School protests against LGBT+ lessons could spread unless government intervenes, education experts warn

‘There is a feeling that it just could be anyone next’

Eleanor Busby
Education Correspondent
Saturday 30 March 2019 15:24 GMT
Protests over LGBT lessons in Birmingham

Protests outside schools against LGBT+ inclusive lessons could spread across the country unless the authorities intervene, experts have warned.

Demonstrations against classes on same-sex relationships in Birmingham have left primary school pupils distressed and teachers needing counselling.

And, after MPs voted in favour of a compulsory LGBT+ inclusive curriculum this week, education professionals and politicians fear protests will grow unless the government and local councils take action.

Daily protests over reforms to relationships and sex education (RSE) ramped up at Anderton Park Primary School in Birmingham, while in Manchester parents have handed out leaflets outside schools opposing the changes, reports say.

Headteachers and teachers in schools are calling for urgent support from the government to teach classes on equality and respect amid fears that the disruption could escalate further.

The call comes after weeks of demonstrations from parents outside Parkfield Community School in Birmingham, where families took issue with its diversity programme No Outsiders.

Chris Keates, general secretary of the teachers’ union NASUWT, has heard from teachers across the country who are worried about a “ripple effect” of protests for teaching about the Equality Act.

“I can’t see anything concrete and coherent from government and employers to address the situation,” Ms Keates told The Independent.

Teachers in schools [with protests] need to be provided with some support and counselling because it is taking a toll on them.”

Sarah Hewitt-Clarkson, headteacher at Anderton Park School, who has been subjected to chants outside the gates calling for her to resign, said: “People do feel like they are fighting this on their own playground and their own pavement.”

Teachers and parents at her school have called the police repeatedly over the past fortnight after feeling harassed by the daily protests during school pickup.

Staff have been given a phone number for a counselling service in the school in the wake of the protests, which have left children in tears and staff feeling “incredibly intimidated”, the head said.

The demonstrations continued to take place despite a large majority of MPs voting in favour of new regulations to make RSE compulsory in English schools from September 2020.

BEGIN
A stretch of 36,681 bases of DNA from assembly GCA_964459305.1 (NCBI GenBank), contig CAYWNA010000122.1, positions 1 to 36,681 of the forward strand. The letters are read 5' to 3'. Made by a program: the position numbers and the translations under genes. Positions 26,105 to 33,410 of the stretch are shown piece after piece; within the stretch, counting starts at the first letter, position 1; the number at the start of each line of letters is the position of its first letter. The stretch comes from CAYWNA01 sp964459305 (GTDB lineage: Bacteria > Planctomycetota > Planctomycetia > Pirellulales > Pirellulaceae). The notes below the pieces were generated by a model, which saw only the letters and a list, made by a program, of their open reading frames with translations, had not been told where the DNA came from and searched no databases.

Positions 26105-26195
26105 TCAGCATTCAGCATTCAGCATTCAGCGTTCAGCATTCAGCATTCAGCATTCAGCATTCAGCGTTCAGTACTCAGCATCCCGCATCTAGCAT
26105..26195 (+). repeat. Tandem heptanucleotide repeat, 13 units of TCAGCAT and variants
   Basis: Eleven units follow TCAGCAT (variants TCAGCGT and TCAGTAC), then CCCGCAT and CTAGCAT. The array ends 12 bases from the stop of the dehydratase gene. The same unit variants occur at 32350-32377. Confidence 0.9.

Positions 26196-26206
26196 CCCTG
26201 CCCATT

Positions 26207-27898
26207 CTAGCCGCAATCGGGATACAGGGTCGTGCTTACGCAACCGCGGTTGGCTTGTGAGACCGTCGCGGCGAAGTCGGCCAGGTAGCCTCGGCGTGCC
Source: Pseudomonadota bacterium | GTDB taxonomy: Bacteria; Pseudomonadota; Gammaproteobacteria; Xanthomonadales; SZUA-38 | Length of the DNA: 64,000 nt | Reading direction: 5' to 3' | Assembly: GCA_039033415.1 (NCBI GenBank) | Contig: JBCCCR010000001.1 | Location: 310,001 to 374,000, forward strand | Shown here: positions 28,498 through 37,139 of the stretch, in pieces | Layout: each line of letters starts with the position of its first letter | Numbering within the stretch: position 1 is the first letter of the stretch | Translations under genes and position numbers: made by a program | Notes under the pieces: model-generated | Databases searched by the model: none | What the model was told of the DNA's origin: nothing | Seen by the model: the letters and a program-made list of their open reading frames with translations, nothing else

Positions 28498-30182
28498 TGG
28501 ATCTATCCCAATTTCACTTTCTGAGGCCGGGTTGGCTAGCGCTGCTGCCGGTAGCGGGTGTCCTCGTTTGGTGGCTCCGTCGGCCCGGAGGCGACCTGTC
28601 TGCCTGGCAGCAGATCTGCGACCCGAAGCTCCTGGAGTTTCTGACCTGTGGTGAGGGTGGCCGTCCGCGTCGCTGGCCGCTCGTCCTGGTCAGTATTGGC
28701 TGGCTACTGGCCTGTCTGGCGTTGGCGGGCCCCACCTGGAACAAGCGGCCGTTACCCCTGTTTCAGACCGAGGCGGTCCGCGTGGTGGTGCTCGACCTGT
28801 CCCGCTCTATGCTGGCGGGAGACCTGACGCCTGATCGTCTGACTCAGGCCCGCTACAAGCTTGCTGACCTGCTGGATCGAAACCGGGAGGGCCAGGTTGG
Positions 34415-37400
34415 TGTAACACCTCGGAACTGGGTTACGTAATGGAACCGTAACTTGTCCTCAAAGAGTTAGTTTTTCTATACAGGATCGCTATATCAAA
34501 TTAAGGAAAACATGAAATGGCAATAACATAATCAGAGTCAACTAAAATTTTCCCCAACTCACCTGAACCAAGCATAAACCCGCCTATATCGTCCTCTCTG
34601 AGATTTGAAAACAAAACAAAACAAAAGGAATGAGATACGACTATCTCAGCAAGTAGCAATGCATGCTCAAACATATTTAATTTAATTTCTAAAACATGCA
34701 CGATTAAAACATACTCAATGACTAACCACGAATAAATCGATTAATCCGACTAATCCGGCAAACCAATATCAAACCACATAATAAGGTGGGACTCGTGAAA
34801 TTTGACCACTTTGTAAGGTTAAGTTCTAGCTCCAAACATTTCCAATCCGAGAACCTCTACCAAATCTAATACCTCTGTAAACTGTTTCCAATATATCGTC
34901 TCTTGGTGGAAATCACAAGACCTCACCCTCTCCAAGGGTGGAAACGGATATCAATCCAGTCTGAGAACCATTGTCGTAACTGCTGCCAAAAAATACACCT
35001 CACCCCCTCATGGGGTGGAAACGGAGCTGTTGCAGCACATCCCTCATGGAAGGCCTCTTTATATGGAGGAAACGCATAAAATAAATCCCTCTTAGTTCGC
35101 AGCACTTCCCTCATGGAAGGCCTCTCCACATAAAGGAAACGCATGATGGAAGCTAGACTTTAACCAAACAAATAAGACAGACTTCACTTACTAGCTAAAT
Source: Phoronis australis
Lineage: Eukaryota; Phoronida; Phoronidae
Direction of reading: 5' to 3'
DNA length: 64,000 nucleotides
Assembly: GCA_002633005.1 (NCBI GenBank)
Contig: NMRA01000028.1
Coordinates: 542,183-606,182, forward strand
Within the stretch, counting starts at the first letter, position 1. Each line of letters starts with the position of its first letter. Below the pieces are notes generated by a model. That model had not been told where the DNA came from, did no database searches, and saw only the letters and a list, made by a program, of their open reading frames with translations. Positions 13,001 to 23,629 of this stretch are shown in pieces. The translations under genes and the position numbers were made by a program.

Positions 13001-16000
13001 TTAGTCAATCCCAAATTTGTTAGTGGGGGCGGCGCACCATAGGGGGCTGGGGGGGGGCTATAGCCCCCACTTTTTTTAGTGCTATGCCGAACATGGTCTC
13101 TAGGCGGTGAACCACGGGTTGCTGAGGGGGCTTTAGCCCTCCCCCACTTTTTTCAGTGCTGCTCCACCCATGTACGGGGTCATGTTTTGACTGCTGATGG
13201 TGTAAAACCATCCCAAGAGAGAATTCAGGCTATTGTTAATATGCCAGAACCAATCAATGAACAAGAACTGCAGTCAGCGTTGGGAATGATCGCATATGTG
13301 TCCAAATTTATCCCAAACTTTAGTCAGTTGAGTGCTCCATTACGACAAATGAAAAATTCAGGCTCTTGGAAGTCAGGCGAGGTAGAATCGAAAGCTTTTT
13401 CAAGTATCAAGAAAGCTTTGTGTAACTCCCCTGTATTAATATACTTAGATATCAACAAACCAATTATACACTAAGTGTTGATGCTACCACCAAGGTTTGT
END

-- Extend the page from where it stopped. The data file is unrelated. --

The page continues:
The curriculum guidance, which has been updated for the first time in nearly two decades, encourages primary schools to teach children about different families, including same-sex parents.

On the protests, Ms Hewitt-Clarkson added: “There is a feeling that it just could be anyone next.”

Following the vote, headteachers from across the country, including Manchester, came together in Birmingham on Friday to discuss a way forward. “It is a call for action,” Ms Hewitt-Clarkson said.

Many schools have been leafleted and had letters submitted by parents – and a local secondary school was recently “bombarded” with questions about LGBT+ lessons during a parents’ evening, she added.

Already five schools in Birmingham – including Parkfield – have suspended the No Outsiders programme until a resolution can be reached with parents.

In a recent parliamentary debate, Liam Byrne, Labour MP for Birmingham Hodge Hill, accused the government of being “too slow to get a grip” on the situation at Parkfield school.

He said: “That delay allowed those with intolerant and extreme views to hijack what was a group of parents simply wanting their voice to be heard and their role to be respected.”

And now there are fears that more schools could be forced to abandon LGBT+ lessons if support is not given.

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Gareth Moore, an openly gay Birmingham city councillor and a school governor, said: “We cannot brush this under the carpet and hope it goes away because that is letting those homophobes win.”

Speaking at an LGBT+ meeting in the city this week, he said parents were beginning to ask questions about the diversity programme at the school where he is a governor following public backlash.

He said: “We are worried that if we push it then we are going to get protesters outside our schools and it will be really disruptive. These protestors are fuelling [things] and that is why it has spread.”

Geoff Barton, general secretary of the Association of School and College Leaders, has called on protesters to stop demonstrating outside schools. He said: “It is distressing for staff, pupils and families, and it is particularly sad to hear about reports of children being left in tears.

Mr Barton added: “We are sure schools which have been targeted are doing everything possible to provide support and reassurance to staff and pupils.”

A Department for Education spokesperson said: “We want children to know that there are many types of relationships – that’s why we are making relationships education compulsory in all primary schools from 2020. This will ensure pupils are taught the building blocks needed for positive and safe relationships of all kinds – starting with family and friends – and how to treat each other with kindness, consideration and respect.

“Following the introduction of the new regulations, there is time for schools to consult parents on how the new subjects will be taught. Schools talk to their parents all the time so we trust head teachers to take the decisions as to what is appropriate for their pupils to be taught.

“No school or teacher should face undue pressure from outside their school communities. The Department will do all it can to support headteachers to do their jobs, free from intimidation.”

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